That aside, I agree very much with the sentiment in the OP.  I find myself I basically the same situation concerning the future of MMO's.  The sad answer I have come to is that yes, this probably is the end, at least for me.  I wasn't an active part of any MMO for several years before TOR, and it failed to live up to even my modest expectations.  Although they might turn out to be good games for some, I already know that nothing coming out soon is the game I'm looking for.  So that leaves games just beginning development.  Thats 5 to 7 years away, and aside from TOR will have been close to a decade since I last played a MMO in a serious way.  I just don't think I'll care at that point, and even if I do, I still need to find a new hobby in the meantime.

     

  • DMKanoDMKano Gamercentral, AKPosts: 8,523Member Uncommon
    Originally posted by Popori
    I've still got my fingers crossed for that title that brings about the collapse of the MMO market.

    Won't happen, ever. We are social animals, which is why the harshest punishment is solitary confinement.

    So the future games will continue to be online and social. They will only get better with better technology.

  • Hydros13Hydros13 New York, NYPosts: 30Member
    Originally posted by DMKano
    Originally posted by Popori
    I've still got my fingers crossed for that title that brings about the collapse of the MMO market.

    Won't happen, ever. We are social animals, which is why the harshest punishment is solitary confinement.

    So the future games will continue to be online and social. They will only get better with better technology.

    I agree, the genre is only evolving. I too find myself without a MMO to play atm, but I know the future is bright for the MMOs as a genre.

  • PoporiPopori Hickory Grove, SCPosts: 334Member
    Originally posted by DMKano
    Originally posted by Popori
    I've still got my fingers crossed for that title that brings about the collapse of the MMO market.

    Won't happen, ever. We are social animals, which is why the harshest punishment is solitary confinement.

    So the future games will continue to be online and social. They will only get better with better technology.

    For the first statement, I'm sure you're right.  

    For the second, I see no evidence of that being the case.  I agree that social/online is no issue and welcome in any game really.  But any signs of the 'don't innovate, replicate' cash grab ending have been lost on me.

    edit: And the whole "Man, this MMO is gonna be the one to break the mold!" statement has been going strong for about 6 or more years now.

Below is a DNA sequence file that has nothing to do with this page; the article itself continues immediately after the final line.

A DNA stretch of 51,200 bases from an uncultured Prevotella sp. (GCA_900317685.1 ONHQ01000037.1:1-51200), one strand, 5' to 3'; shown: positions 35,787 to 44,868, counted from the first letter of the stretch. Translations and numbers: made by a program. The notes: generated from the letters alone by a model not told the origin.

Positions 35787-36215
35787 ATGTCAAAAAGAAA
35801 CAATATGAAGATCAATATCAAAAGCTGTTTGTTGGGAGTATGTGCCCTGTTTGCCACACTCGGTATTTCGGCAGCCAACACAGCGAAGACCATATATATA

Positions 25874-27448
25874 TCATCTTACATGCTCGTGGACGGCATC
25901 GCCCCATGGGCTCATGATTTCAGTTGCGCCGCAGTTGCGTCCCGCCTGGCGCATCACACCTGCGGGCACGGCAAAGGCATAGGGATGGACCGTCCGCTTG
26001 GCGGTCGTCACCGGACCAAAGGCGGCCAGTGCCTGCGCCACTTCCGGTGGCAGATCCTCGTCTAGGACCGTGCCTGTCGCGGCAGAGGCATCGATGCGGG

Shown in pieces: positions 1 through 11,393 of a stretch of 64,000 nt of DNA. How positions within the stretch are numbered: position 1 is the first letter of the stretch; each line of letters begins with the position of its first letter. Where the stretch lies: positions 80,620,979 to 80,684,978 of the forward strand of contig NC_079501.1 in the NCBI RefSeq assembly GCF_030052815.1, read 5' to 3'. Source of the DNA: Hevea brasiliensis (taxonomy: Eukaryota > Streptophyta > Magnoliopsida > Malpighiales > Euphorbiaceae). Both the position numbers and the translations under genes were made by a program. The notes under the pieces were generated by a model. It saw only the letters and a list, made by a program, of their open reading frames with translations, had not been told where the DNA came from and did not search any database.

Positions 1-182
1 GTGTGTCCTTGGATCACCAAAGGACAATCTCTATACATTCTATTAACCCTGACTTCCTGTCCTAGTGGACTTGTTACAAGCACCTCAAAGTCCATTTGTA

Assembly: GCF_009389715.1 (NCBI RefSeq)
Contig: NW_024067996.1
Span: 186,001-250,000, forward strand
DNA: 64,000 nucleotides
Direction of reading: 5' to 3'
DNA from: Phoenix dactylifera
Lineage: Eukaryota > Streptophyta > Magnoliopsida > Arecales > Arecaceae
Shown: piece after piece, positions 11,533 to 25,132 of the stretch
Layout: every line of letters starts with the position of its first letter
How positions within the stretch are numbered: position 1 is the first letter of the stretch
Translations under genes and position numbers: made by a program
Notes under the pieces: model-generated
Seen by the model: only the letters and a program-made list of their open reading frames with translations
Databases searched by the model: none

• Nhoj1983Nhoj1983 Mount Vernon, WAPosts: 185Member

    The end of AAA MMOs as we know it?  Maybe.  One thing that I've learned is there will always be something new over the horizon.  Whether it be an expansion or totally new mmo.  The trick is to not expect something of a single mesiah and you'll likely find games you will enjoy for what they are and not what you want them to be.  With games like Neverwinter, Pathfinder, and (hopefully) camelot unhcained coming.  You're going to find games built with a niche market in mind with budgets to match which in turn will mean they won't be able to be everything to everyone but they should do what they set out to do.. meaning to be different.  I didn't even mention EQ next which I have high hopes for because I do have a feeling it'll be AAA level funded.

     

     We have a slew of new games f2p and AAA coming this year as well as updates or expansions to already established mmos.  I'll not get into those but one thing that has been proven over and over is that f2p or b2p cash models are the future.  The games of the future will go for the most successful routs... and the most successful to date are these models.  this is the one thing that worries me about ARR but it is a lesser monthly cost and it'll be tapping into a group of people that may never have touched mmos before which is a win.  There's so much choice available for all types of players often without even having to pay an entry fee to try it.  The games that have gone F2P such as Aion and TERA are great examples of honest to goodness free titles with options to pay.   SWTOR is doing better financially than when they were a walled garden but I also have reservations for their draconian measures to grab cash from their customers.  That said success is a good thing especially for a game as high profile as it was.  So yeah no it's not the end.